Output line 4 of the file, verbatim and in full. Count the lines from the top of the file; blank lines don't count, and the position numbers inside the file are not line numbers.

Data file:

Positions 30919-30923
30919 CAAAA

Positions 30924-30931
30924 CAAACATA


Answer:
30924 CAAACATA